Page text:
Ghika, as a layman, became a pioneer of the lay apostolate.  He, having pondered becoming a monk or a priest, heeded the advice of Pope Pius X not to become priest or monk yet.  Our saint, back in Romania, ministered to the impoverished and the ill.  He founded Mariae Bethlehem, the first free clinic in Bucharest.  Ghika also founded a sanitorium, the first free hospital in Romania, and the first free ambulance service in Romania.  Our saint, risking contracting cholera, provided health care in Zimnicea, Romania, during the Balkan wars, in 1913.

Ghika, ordained a priest in Paris on October 7, 1923, continued to minister to vulnerable people.  He made history by becoming a bi-rite (Latin and Byzantine) priest–the first bi-rite Romanian priest.  He chose to live in Villejuif, a shantytown and a Parisian suburb, from 1924 to 1939.  Our saint returned to Romania on August 3, 1939.  Ghika ministered to the sick and the poor, including wartime refugees, during World War II.  When Communists came to power, he remained in the country voluntarily.

Government agents arrested Ghika on November 18, 1952, as he ministered to a dying man.  The charge was treason, or remaining pro-Rome and opposing the government’s control of organized religion.  Ghika suffered from abuse, which hastened his death in prison in Jilava (near Bucharest) on May 16, 1954.  He was 80 years old when he received the crown of martyrdom.

Pope Francis declared Ghika a Venerable and beatified him in 2013.

KENNETH RANDOLPH TAYLOR

APRIL 1, 2020 COMMON ERA

THE FEAST OF FREDERICK DENISON MAURICE, ANGLICAN AND THEOLOGIAN

THE FEAST OF SAINT GIUSEPPE GIROTTI, ROMAN CATHOLIC PRIEST AND MARTYR, 1945

THE FEAST OF JOHN GRAY, SCOTTISH PRESBYTERIAN MINISTER, MYTHOLOGIST, BIBLICAL SCHOLAR, AND PROFESSOR OF HEBREW AND SEMITIC LANGUAGES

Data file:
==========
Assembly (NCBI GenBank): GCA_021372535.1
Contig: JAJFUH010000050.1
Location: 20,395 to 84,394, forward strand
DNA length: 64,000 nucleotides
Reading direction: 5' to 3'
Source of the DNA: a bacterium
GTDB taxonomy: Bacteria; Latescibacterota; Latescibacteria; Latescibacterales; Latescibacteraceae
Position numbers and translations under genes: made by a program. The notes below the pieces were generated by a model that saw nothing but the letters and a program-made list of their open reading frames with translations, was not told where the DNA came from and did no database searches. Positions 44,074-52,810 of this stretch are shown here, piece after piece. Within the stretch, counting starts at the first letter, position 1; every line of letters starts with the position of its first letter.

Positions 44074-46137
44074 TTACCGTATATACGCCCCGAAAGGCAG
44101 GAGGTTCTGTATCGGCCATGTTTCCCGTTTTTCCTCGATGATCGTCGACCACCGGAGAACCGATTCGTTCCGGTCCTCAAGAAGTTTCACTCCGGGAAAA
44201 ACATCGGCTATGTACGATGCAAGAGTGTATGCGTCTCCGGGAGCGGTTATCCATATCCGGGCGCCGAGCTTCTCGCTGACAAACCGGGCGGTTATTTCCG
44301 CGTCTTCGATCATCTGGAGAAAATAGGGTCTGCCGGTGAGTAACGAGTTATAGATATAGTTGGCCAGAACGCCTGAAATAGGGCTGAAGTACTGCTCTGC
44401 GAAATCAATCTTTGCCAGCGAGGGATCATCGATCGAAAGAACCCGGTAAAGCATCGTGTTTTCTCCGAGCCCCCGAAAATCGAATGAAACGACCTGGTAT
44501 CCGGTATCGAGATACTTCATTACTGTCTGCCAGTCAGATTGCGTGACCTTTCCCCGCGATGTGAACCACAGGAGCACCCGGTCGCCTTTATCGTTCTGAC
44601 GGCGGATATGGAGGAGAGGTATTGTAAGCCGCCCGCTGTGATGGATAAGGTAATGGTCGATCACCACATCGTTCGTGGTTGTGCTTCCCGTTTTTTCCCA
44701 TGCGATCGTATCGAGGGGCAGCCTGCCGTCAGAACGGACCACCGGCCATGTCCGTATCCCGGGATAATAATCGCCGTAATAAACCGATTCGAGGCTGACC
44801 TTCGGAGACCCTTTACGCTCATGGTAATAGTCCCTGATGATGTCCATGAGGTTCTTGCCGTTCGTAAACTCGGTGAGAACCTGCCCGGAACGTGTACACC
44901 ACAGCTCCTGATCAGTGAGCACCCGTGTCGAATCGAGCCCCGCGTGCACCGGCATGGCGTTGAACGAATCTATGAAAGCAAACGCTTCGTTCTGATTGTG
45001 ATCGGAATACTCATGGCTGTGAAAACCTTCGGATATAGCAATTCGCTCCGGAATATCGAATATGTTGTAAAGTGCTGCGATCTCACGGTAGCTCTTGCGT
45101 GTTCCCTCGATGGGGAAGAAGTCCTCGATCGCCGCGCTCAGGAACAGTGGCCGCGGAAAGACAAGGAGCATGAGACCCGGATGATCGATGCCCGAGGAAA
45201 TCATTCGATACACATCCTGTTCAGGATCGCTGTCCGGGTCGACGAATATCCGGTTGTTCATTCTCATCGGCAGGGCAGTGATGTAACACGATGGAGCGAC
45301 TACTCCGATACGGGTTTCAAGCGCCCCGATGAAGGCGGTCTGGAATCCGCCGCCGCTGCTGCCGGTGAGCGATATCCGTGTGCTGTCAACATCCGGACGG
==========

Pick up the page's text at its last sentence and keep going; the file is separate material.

THE FEAST OF SAINT LUDOVICO PAVONI, ROMAN CATHOLIC PRIEST AND EDUCATOR

THE FEAST OF SAINTS SYRAGIUS OF AUTUN AND ANARCHARIUS OF AUXERRE, ROMAN CATHOLIC BISHOPS; AND SAINTS VALERY OF LEUCONE AND EUSTACE OF LUXEUIT, ROMAN CATHOLIC ABBOTS

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Almighty God, who gave to your servant Blessed Vladmir Ghika

boldness to confess the Name of our Savior Jesus Christ

before the rulers of this world, and courage to die for this faith:

Grant that we may always be ready to give a reason for the hope that is in us,

and to suffer gladly for the sake of our Lord Jesus Christ;

who lives and reigns with you and the Holy Spirit, one God, for ever and ever.  Amen.

2 Esdras 2:42-48

Psalm 126 or 121

1 Peter 3:14-18, 22

Matthew 10:16-22

–Adapted from Holy Women, Holy Men:  Celebrating the Saints (2010), 713

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Feast of Blessed Vasile Aftenie (May 10)   Leave a comment

Above:  Flag of Romania, 1948-1952

Image in the Public Domain

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BLESSED VASILE AFTENIE (JUNE 14, 1899-MAY 10, 1950)

Romanian Roman Catholic Bishop and Martyr, 1950

Blessed Vasile Aftenie served God and won the crown of martyrdom.

Aftenie was originally a subject of the Austro-Hungarian Empire.  He, born in Lodroman, Valea Lunga, Alba, Transylvania, on June 14, 1899, reached the age of legal adulthood during World War I.  Our saint, drafted into the army, served in Italy and Galicia.  The redrawing of the map of Europe after the war expanded the borders of Romania and broke up Austria-Hungary.